Turning readers into buyers

Walking the line between editorial and e-commerce

Rowena Soons, The 10 Group

Senior Strategist


Brands have historically treated editorial and paid media as if they were chalk and cheese. Positioned at opposite ends of the awareness to conversion marketing funnel, the opportunities that lie in the gap between content and commerce can be missed due to opposing KPIs and fluctuating team priorities.

The looming recession in the UK has brought marketing budgets under scrutiny, with many businesses choosing to invest in earned channels, which they can manage and grow without external spend. With consumers growing increasingly sceptical of predatory advertising – particularly content that encourages buy-now-pay-later or impulse purchasing – how can brands forge deeper connections with them?

Editorial can connect with audiences on an emotional level

The emergence of social shopping, the growth of online forums, such as Reddit, and the integration of influencers into brand campaigns, mean that consumers are increasingly expecting brands to educate them and help them to make wiser decisions. We don’t just expect brands to sell us products – we want them to engage with the issues we care about. Brands who continue to use aggressive marketing tactics during the cost-of-living crisis risk being seen as insensitive or out of touch.

It is much easier for a brand to communicate its purpose story editorially, rather than through an advert.

Rowena Soons, Senior Strategist at The 10 Group

This is where editorial content comes in. It is much easier for a brand to communicate its purpose story editorially, rather than through an advert. A picture might tell a thousand words, but words can build a lasting picture in a consumer’s mind – driving long-term loyalty as well as short-term sales. Brands that invested in SEO 3-5 years ago (around the time that Google increased the transparency around its EAT ranking methodology) have seen their organic performance statistics soar. The senior brand marketeers (likely now directors holding the purse strings!) that made a long- term SEO play in 2018 understand the role of editorial in their success and are continuing to put it firmly at the top of the marketing agenda.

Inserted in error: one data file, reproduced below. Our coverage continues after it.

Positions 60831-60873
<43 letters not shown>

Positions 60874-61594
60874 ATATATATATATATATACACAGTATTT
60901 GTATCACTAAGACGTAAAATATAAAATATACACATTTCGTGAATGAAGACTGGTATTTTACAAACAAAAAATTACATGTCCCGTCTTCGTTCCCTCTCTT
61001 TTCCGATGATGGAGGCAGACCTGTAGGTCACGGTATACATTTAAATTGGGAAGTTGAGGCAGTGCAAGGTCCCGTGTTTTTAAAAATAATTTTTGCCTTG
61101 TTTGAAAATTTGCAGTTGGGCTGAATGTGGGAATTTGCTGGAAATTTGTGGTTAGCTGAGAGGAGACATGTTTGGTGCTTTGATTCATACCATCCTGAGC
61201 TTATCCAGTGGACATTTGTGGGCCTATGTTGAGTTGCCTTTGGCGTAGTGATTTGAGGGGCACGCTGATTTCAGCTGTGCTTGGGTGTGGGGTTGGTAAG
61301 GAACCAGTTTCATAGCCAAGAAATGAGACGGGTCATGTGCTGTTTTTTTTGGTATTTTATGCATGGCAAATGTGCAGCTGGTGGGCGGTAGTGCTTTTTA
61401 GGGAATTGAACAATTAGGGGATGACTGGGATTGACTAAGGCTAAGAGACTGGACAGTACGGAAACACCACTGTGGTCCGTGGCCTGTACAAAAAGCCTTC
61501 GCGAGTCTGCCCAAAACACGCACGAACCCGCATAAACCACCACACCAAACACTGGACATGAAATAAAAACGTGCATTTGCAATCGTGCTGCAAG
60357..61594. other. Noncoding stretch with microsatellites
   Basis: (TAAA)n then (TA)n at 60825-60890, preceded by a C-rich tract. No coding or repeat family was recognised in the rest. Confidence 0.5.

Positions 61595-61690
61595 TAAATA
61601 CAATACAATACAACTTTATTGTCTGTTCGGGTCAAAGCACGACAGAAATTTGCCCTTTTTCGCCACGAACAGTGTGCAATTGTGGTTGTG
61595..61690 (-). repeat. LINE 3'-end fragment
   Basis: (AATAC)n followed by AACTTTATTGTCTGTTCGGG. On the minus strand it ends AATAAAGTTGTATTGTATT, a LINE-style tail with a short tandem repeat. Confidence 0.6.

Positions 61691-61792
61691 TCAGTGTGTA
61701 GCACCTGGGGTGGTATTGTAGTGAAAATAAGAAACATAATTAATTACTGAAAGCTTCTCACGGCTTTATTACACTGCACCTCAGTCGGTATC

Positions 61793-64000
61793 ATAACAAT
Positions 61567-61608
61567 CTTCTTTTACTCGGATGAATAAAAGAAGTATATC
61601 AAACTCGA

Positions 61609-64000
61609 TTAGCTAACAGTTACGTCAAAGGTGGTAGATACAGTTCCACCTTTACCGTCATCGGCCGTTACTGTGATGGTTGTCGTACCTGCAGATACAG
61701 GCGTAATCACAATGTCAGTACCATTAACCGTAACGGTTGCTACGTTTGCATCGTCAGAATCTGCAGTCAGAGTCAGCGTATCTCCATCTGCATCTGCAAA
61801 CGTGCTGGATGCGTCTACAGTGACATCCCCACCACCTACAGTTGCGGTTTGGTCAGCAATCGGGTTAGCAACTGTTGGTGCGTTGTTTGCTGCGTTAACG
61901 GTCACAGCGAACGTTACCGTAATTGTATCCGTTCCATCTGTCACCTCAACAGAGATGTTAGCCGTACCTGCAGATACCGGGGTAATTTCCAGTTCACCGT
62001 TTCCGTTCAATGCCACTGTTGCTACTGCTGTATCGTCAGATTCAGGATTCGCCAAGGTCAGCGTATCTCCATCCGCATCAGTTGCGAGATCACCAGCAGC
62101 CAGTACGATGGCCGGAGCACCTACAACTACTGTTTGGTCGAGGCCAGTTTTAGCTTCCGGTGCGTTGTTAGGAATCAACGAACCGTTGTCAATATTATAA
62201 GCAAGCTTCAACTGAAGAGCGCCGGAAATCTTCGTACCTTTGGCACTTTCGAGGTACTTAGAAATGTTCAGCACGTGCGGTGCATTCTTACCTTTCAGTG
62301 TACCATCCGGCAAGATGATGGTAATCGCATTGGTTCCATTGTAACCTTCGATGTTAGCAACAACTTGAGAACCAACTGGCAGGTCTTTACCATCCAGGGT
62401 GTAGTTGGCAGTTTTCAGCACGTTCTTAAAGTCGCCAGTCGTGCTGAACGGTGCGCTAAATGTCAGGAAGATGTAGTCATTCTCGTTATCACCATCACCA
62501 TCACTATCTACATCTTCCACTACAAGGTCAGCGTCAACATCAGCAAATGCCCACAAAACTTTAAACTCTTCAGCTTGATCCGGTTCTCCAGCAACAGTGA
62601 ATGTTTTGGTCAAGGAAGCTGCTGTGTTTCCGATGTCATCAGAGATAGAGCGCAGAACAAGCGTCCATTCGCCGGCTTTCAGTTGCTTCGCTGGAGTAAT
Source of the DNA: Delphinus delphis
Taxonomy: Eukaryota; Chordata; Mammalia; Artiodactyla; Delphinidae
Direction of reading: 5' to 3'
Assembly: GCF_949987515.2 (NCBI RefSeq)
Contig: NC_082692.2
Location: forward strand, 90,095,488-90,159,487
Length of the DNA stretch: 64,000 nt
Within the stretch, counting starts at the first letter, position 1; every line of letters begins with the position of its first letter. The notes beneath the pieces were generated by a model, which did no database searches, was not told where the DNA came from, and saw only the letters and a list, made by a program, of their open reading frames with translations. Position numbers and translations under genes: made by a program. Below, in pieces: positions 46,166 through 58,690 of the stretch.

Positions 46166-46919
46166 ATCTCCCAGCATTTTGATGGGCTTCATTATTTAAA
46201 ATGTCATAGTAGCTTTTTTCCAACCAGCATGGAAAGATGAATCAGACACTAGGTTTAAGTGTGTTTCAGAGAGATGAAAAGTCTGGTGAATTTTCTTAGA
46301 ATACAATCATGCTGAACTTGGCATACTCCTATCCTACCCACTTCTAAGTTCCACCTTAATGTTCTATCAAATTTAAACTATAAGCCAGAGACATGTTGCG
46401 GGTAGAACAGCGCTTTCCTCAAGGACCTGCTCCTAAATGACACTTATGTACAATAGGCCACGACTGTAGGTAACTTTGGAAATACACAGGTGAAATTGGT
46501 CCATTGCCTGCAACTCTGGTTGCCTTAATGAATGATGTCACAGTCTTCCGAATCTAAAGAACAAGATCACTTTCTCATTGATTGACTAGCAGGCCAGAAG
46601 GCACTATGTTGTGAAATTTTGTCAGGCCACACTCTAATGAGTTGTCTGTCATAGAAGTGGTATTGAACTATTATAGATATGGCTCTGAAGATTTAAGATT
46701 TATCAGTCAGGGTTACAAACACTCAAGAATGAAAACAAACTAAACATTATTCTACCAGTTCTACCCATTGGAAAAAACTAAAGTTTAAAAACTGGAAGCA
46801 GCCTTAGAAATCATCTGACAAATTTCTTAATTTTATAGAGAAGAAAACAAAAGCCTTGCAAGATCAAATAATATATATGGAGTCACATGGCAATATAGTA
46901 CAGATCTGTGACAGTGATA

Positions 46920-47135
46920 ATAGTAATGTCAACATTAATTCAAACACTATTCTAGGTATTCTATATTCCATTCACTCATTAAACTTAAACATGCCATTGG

Three trends shaping the future of shoppable editorial 

While some brands are cutting back their marketing spend in response to the volatile economic landscape, favouring earned channels over paid media, others are changing tack by blending content and commerce – turning readers into buyers in the space of a few clicks. Three trends are characterising this new era of shoppable editorial.

The first trend is shoppable curated edits. Activated through influencers, this content is aimed at consumers who are looking for inspiration but are overwhelmed by choice. Endource’s curated shoppable experience, which brings together their top-selling products on a simple, easy-to-digest web page, is a great example of how influencer curation can help consumers learn about the latest trends, while driving conversion by combatting choice paralysis.